The plaintiff, Angela Fuller, claimed that her 2015 background check violated the FCRA because it included a 1985 infraction that was erroneously listed as a conviction. Depending on your jurisdiction and the type of crime, consumer reports are only supposed to list convictions for the past seven years. The seven-year rule applies to all states for noncriminal convictions and to many states for criminal convictions.
As a company conducting background checks, the best way to combat this sort of problem is to know the FCRA and know your state’s laws for conviction reporting. Only make hiring decisions within the confines of those laws. Again, laws do differ for civil and criminal offenses.
3. National Home Improvement Chain Narrowly Avoids a Major Class Action Lawsuit
In October 2017, a national home improvement chain narrowly dodged a significant class action lawsuit that alleged unlawful language in pre-employment screening waivers. The company was accused of obtaining personal information about job applicants from background check authorization forms that didn’t meet the FCRA’s specific procedural requirements. Though this could be deemed a violation of the act, the chain was able to argue that the plaintiff lacked legal standing for the suit, as she didn’t have anything that could be classified as a concrete injury. It is important that you are fully aware of strict procedure requirements and the implication on your company.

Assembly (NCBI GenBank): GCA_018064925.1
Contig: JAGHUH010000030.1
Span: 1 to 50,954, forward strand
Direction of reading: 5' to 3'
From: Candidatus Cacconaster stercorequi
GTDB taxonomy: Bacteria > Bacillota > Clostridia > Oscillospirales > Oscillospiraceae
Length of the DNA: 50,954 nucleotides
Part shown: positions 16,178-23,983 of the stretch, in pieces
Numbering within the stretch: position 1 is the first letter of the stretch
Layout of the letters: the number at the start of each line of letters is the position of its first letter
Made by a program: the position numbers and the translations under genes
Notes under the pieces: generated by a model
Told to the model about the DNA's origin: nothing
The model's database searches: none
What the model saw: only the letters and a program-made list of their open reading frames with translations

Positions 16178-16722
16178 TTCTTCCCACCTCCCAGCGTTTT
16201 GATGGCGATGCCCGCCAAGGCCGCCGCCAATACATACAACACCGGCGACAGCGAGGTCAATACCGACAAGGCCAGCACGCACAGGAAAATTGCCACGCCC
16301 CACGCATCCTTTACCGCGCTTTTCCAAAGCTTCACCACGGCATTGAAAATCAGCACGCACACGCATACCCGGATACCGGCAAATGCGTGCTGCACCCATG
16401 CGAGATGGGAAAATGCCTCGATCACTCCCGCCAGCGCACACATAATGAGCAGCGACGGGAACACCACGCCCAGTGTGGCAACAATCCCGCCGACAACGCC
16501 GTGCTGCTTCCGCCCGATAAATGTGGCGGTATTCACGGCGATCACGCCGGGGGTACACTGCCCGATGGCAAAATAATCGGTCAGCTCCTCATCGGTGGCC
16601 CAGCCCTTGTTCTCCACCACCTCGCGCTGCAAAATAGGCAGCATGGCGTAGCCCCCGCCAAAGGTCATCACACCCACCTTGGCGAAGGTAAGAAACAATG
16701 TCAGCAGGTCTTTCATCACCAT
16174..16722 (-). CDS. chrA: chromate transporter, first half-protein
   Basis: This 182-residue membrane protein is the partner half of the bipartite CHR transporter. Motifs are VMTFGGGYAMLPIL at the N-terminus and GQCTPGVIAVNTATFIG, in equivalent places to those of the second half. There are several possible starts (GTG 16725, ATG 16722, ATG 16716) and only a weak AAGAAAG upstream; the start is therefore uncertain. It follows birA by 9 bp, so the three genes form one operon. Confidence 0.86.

4. International Soda Giant’s Subsidiary Agrees to $1.2 Million Settlement
A recent class action lawsuit alleged that an international soda giant’s bottling subsidiary had engaged in a willful violation of the FCRA. The plaintiff claimed that the company obtained certain information about job applicants but failed to make the disclosures as required by the act. Part of the issue in this instance revolved around whether the disclosure was a self-contained document or whether it existed as part of another document. Under the FCRA, disclosures must stand alone to ensure that they aren’t missed. Though the company denied any wrongdoing, they agreed to settle the case for $1.2 million.
Examples of legislative decisions finding employers in violation of FCRA legislation are extensive, and it’s no wonder--hiring is complicated, positions need to be filled quickly, and the legalities of the Fair Credit Reporting Act are difficult to understand. Trusting pre- and post-employment background screenings to a dedicated investigative firm is an excellent way to mitigate risk and ensure you have performed your due diligence.